The Royal Commission into Banks and Financial Services has entered its 11th day today. The next two weeks will focus on companies that give financial advice to consumers.

The Counsel assisting Rowena Orr, QC – who is helping Commissioner Hayne – said: “This round of hearings will explore some of the issues that directly impact on Australians in their dealings with the financial advice industry, including the charging of fees for financial advice that is not provided or not provided in full, which we will refer to as ‘fees for no service’.”

According to Ms Orr’s figures, there are 25,386 financial advisers in Australia working for 749 advisory groups in over 8,000 practices. That sounds like a lot of advisers, but most of them work for a large bank.

Ms Orr said that by the end of 2017, the big bank banks of Commonwealth Bank of Australia (ASX: CBA), Westpac Banking Corp (ASX: WBC), National Australia Bank Ltd (ASX: NAB) and Australia and New Zealand Banking Group (ASX: ANZ), as well as AMP Limited (ASX: AMP), collectively have a market share of 48% of industry revenue.

Around 30% of the financial advisers on ASIC’s register work for one of the major banks and 44% operated under a licence of a top 10 financial institution. Around 35% of the 25,386 advisers are bachelor level degree qualified.

So far, $383 million in compensation has been paid to consumers because of inappropriate or dodgy advice. Of the $383 million, $117 million has been paid by Commonwealth Bank, $49 million has been paid by ANZ, $41.3 million has been paid by NAB, $4.7 million has been paid by AMP and $3.2 million has been paid by Westpac.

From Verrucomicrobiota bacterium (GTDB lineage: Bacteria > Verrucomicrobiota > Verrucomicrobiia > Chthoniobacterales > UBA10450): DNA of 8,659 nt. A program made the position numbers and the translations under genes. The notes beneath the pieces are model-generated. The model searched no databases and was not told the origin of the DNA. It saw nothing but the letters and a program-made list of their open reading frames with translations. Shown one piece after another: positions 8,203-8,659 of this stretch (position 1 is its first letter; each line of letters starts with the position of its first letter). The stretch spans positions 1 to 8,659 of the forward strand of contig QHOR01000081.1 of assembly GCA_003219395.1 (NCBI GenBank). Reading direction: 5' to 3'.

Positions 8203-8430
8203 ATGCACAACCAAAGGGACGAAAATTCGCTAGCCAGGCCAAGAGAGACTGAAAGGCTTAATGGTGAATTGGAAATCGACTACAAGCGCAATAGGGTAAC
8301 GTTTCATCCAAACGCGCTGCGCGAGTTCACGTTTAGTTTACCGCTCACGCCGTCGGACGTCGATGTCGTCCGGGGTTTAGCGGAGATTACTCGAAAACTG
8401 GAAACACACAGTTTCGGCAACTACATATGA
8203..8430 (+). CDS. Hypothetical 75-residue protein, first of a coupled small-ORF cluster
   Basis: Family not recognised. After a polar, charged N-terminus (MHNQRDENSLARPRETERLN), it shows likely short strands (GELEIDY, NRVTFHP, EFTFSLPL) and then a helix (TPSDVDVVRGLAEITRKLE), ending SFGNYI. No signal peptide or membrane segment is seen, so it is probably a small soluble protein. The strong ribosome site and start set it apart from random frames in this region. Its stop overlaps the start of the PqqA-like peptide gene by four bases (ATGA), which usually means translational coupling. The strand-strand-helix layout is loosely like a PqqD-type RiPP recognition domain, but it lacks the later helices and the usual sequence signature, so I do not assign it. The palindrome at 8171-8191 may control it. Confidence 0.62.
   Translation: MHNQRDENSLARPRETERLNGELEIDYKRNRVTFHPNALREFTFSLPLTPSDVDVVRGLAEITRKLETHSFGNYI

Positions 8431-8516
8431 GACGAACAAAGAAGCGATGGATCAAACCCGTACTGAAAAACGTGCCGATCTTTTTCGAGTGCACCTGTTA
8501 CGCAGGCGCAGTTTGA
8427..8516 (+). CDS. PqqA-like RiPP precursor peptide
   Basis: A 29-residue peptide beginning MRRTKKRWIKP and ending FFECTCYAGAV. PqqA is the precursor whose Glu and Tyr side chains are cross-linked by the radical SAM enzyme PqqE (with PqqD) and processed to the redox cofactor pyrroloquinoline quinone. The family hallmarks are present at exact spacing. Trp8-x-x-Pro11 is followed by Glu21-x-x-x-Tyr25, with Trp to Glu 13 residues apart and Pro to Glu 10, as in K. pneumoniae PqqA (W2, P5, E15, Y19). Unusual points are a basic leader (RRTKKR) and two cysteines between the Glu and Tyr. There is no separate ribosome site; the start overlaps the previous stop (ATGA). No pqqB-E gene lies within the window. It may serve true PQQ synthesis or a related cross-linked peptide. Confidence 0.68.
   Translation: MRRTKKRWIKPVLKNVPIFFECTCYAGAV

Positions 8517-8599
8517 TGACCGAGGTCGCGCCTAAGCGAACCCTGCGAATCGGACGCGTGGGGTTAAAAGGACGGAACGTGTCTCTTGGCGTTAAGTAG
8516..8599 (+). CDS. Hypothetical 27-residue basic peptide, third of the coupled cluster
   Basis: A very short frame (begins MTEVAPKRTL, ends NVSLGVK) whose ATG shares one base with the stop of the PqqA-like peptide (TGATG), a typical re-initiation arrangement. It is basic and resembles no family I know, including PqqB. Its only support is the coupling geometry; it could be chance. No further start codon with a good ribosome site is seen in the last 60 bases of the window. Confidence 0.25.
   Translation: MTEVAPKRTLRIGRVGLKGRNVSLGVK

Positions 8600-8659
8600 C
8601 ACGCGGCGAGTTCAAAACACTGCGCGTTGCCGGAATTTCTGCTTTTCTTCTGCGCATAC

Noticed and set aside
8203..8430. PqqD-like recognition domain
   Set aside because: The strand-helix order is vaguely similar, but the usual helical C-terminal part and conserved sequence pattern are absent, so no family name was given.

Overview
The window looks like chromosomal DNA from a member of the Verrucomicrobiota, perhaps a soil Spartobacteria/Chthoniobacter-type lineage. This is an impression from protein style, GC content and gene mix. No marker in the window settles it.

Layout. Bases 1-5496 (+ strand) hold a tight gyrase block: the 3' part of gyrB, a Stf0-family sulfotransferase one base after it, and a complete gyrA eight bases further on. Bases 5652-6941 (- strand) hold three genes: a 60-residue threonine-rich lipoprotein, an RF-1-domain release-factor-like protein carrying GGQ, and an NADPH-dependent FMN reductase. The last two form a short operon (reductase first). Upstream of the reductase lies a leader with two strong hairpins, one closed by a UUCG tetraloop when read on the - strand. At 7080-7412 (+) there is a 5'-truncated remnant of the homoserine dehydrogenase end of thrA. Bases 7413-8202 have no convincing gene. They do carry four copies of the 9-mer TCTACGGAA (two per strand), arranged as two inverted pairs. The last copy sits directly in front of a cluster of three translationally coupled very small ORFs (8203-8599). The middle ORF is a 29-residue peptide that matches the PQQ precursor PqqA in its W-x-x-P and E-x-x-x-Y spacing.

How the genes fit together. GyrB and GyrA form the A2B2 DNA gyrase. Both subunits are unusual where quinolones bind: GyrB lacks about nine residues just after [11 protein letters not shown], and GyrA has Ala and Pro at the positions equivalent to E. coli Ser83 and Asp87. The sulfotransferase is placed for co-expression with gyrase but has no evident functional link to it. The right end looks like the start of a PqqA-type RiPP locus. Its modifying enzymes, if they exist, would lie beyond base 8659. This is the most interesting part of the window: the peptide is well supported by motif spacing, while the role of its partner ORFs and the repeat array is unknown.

The big four banks and AMP have already admitted some possible misconduct.

AMP said that there could be over 14,000 clients who were charged for advice, but no advice was ever given. Some clients were charged fees even though their adviser had departed. Some clients were charged when an adviser’s authorisation was terminated.

ANZ said over 10,000 clients paid for annual reviews but these were never provided. ANZ said some of its entities deducted almost $1 million in fees for ongoing services from nearly 3,000 members of managed investments but these services were never received. ANZ deducted fees at a rate higher than quoted in the service agreement.

Commonwealth Bank said that $118 million has been paid where it charged fees even though no service was provided. Australia’s biggest bank also admitted it has made 25 breach notifications to ASIC and a further 20 for serious compliance concerns. It has paid $96 million for poor financial advice or adviser misconduct.

NAB said that over 25,000 clients were charged fees for no service, $6.6 million has been paid for adviser service fees and $35 million to 220,000 clients for plan service fees. NAB disclosed that 68 advisers had serious compliance concerns, this has resulted in $38 million being paid.

Westpac said that BT Financial Group has paid $3.4 million to over 400 clients for fees for advice that wasn’t provided. Westpac also said that 22 advisers have been reported to ASIC. A further 15 have been identified with $12.5 million being paid to 200 clients.


The next two weeks is likely to be a gruelling and bruising experience for the big banks and AMP. If there is a lot more ‘dodgy advice’ evidence to come then the public could lose even more confidence in the large-end-of-town when it comes to financial advice and may turn to other providers.

Here at Rask Media, we believe the relationship between an adviser and client should be of the highest ethical standards as the people who seek advice are in need of help. To hear repeated stories of misconduct is bitterly disappointing and needs to change if we are to restore confidence in our industry.

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